Animal Kingdom

animal

As I child, I poured through the pages of encyclopedias for fun. I was endlessly fascinated with words themselves, with their variable origins and meanings. Crisp letters here and silent, hidden letters there. Synonyms and homonyms, syllables and participles. I was amazed by the very structure of them. Even as a young child, I had an incredible sense of understanding that not only would I never know all of the words in my own language, but that there were hundreds of other languages out there, each with words that could never translate into mine. This realization left me awestruck.

I remember being similarly overwhelmed by the vast kingdom of animals out there. As animals evolved in different environments, they adapted with skills and shifts in their very biological chemistries in order to survive. A spot, a ruffle, a horn, a tuft, or a pouch generally meant a completely different species. Turtles could be painted, box, or snapping; trout could be rainbow, brown, or brook; owls could be white-plumed, tiny and burrowing, or fierce and screeching. In every biosphere, there were creatures that dug deep into earth and trees, those that flew above and stretched their wings to the sky, those that nibbled on the green growing grass, and those that fed on all. The circle of life, from bottom feeder to great predator, in every realm from desert to ocean to cave. And it all adapted around water, and sun. I could flip through a book full of butterflies and look at the hundreds of wing pattern variations, and wonder for days at how they all happened that way and where they came from.

When I first became aware of the super powers animals contained, my brain was arrested with the sheer possibility of it all. Chameleons camouflaged, monarch butterflies flew the length of the world in a span of generations, and cicadas slept for years at a time. Squirrels foraged using cheek pouches to carry extra, spider monkeys had tails that could be used liked hands, and camels could go for days without water. And the more obscure the animal, the more I was fascinated by them. There were sword-billed hummingbirds, binturongs that smelled like buttered popcorn, and bizarre red-lipped batfish that lurked on the ocean floor.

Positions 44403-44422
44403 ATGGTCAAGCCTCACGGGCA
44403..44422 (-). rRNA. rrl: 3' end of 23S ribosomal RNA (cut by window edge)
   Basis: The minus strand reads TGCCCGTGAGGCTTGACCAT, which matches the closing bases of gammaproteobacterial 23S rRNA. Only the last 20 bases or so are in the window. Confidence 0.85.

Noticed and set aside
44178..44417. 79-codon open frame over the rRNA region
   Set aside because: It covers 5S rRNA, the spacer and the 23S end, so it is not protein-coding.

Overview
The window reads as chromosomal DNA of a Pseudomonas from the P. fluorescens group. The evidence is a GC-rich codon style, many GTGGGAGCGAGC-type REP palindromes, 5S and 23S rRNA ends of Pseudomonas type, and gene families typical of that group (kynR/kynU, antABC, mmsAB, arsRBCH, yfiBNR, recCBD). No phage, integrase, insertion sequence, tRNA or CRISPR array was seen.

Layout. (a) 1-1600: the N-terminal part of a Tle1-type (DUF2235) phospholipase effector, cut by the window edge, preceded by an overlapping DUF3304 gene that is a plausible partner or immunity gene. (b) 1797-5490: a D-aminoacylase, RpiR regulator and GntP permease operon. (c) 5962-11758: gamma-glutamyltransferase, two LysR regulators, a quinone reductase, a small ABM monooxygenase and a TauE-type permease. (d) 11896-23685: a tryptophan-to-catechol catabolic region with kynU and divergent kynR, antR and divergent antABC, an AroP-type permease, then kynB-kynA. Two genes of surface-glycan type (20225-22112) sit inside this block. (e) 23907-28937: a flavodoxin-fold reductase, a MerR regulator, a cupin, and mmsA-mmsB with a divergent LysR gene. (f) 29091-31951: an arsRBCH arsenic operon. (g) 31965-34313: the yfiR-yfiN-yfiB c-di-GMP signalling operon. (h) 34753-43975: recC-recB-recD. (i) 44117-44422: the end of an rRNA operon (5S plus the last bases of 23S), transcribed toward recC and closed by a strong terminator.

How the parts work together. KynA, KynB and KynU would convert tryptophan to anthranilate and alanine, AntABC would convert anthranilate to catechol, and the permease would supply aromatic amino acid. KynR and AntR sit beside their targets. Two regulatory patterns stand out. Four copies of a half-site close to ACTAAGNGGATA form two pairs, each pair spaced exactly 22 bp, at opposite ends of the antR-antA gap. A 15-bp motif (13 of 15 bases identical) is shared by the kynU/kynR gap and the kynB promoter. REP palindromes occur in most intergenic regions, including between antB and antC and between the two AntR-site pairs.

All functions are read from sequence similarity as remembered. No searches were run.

My love for heroes began shortly after that. Not surprisingly, the majority of them seemed to be based on animals and their abilities. Batman, Penguin, and Catwoman. Spider-Man and Ant-Man. Wolverine. Ninja Turtles. Black Panther, Cheetah, Killer Croc. And, as always, the more obscure the character, the more I rejoiced in them: the Beetle, the Vulture, Kangaroo, Leap-Frog, Puma, Squirrel Girl, the Mandrill, the White Rabbit, the Owl, and the Walrus. From there, I found myself creating my own heroes and villains, with their own animal powers. It was so easy, as there were so many to choose from. The electric eel, the angler-fish, the goblin shark, the monitor, the ocelot, the maned wolf, the mosquito, the starfish, the capybara, the ibex. It was as if the possibilities were endless. My ideas filled entire notebooks.